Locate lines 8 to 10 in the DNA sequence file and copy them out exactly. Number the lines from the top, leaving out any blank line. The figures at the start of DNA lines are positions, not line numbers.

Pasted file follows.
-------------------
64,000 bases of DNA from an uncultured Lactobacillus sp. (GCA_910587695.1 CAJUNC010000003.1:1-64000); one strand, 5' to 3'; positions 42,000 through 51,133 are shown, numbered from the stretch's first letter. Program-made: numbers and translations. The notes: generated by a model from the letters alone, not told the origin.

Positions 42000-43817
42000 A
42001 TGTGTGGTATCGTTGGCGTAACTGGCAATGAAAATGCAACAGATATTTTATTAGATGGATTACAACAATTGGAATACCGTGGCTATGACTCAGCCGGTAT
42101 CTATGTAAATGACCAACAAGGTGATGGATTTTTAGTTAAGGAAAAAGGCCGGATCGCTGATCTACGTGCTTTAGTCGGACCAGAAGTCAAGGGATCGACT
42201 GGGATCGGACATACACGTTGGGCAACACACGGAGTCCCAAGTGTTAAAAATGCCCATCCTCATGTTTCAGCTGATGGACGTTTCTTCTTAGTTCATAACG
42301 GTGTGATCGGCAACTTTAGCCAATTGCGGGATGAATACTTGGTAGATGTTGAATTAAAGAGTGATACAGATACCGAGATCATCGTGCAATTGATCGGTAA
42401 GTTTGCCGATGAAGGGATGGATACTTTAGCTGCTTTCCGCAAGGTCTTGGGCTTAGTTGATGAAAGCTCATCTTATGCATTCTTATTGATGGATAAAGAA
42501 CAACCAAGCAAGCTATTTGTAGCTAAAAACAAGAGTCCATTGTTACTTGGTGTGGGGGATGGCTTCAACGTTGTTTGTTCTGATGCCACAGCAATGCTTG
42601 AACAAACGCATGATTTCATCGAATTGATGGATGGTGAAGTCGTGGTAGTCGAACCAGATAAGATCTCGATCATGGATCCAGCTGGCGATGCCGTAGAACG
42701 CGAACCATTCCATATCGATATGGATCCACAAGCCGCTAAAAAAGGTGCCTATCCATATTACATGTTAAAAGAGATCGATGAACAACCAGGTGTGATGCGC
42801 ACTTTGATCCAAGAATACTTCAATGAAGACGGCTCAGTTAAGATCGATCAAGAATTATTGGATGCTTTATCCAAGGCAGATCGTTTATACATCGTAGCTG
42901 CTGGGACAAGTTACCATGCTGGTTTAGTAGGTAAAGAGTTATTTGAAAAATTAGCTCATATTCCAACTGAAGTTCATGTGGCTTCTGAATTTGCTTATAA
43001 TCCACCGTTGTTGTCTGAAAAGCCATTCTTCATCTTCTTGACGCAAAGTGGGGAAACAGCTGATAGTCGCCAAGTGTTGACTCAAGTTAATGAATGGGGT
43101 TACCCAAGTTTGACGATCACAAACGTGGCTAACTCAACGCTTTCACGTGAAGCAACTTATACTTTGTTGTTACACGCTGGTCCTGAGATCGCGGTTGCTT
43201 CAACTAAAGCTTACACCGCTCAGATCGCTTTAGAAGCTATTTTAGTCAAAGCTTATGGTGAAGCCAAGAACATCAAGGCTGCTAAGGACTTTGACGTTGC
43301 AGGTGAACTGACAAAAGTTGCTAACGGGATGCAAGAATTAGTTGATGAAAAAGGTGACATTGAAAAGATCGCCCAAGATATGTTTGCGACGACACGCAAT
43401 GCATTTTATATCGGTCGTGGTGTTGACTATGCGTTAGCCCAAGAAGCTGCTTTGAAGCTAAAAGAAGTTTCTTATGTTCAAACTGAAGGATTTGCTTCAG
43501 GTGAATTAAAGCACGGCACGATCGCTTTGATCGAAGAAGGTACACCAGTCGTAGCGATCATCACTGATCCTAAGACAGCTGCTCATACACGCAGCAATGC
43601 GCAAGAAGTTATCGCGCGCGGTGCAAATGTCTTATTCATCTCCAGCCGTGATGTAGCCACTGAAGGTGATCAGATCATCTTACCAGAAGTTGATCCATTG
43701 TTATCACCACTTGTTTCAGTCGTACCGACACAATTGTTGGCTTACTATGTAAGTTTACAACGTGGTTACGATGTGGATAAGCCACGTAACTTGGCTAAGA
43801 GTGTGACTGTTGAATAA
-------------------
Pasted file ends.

42401 GTTTGCCGATGAAGGGATGGATACTTTAGCTGCTTTCCGCAAGGTCTTGGGCTTAGTTGATGAAAGCTCATCTTATGCATTCTTATTGATGGATAAAGAA
42501 CAACCAAGCAAGCTATTTGTAGCTAAAAACAAGAGTCCATTGTTACTTGGTGTGGGGGATGGCTTCAACGTTGTTTGTTCTGATGCCACAGCAATGCTTG
42601 AACAAACGCATGATTTCATCGAATTGATGGATGGTGAAGTCGTGGTAGTCGAACCAGATAAGATCTCGATCATGGATCCAGCTGGCGATGCCGTAGAACG